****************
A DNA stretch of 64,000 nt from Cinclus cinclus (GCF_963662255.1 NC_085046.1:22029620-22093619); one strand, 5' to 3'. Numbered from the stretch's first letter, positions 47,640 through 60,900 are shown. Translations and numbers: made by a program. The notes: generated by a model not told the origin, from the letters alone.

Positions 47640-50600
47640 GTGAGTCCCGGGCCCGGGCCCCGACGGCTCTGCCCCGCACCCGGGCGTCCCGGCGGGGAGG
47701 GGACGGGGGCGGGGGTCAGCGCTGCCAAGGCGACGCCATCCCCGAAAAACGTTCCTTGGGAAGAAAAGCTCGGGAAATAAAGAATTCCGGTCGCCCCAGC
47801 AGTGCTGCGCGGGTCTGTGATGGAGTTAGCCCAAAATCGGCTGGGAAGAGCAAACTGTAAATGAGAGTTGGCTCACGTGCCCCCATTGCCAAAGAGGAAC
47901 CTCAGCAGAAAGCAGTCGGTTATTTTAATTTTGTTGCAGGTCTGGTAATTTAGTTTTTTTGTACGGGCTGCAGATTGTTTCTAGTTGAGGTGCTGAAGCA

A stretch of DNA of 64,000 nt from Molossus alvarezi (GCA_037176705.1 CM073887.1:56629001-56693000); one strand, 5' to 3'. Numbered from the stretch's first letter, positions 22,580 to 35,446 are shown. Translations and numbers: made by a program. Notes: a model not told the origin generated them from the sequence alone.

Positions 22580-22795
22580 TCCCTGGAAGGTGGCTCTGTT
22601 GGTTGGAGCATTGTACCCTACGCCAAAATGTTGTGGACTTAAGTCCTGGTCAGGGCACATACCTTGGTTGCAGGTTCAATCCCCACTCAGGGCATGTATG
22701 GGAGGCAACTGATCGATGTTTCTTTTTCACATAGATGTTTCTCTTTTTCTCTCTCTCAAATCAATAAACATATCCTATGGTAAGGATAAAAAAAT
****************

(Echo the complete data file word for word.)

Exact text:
A DNA stretch of 64,000 nt from Cinclus cinclus (GCF_963662255.1 NC_085046.1:22029620-22093619); one strand, 5' to 3'. Numbered from the stretch's first letter, positions 47,640 through 60,900 are shown. Translations and numbers: made by a program. The notes: generated by a model not told the origin, from the letters alone.

Positions 47640-50600
47640 GTGAGTCCCGGGCCCGGGCCCCGACGGCTCTGCCCCGCACCCGGGCGTCCCGGCGGGGAGG
47701 GGACGGGGGCGGGGGTCAGCGCTGCCAAGGCGACGCCATCCCCGAAAAACGTTCCTTGGGAAGAAAAGCTCGGGAAATAAAGAATTCCGGTCGCCCCAGC
47801 AGTGCTGCGCGGGTCTGTGATGGAGTTAGCCCAAAATCGGCTGGGAAGAGCAAACTGTAAATGAGAGTTGGCTCACGTGCCCCCATTGCCAAAGAGGAAC
47901 CTCAGCAGAAAGCAGTCGGTTATTTTAATTTTGTTGCAGGTCTGGTAATTTAGTTTTTTTGTACGGGCTGCAGATTGTTTCTAGTTGAGGTGCTGAAGCA

A stretch of DNA of 64,000 nt from Molossus alvarezi (GCA_037176705.1 CM073887.1:56629001-56693000); one strand, 5' to 3'. Numbered from the stretch's first letter, positions 22,580 to 35,446 are shown. Translations and numbers: made by a program. Notes: a model not told the origin generated them from the sequence alone.

Positions 22580-22795
22580 TCCCTGGAAGGTGGCTCTGTT
22601 GGTTGGAGCATTGTACCCTACGCCAAAATGTTGTGGACTTAAGTCCTGGTCAGGGCACATACCTTGGTTGCAGGTTCAATCCCCACTCAGGGCATGTATG
22701 GGAGGCAACTGATCGATGTTTCTTTTTCACATAGATGTTTCTCTTTTTCTCTCTCTCAAATCAATAAACATATCCTATGGTAAGGATAAAAAAAT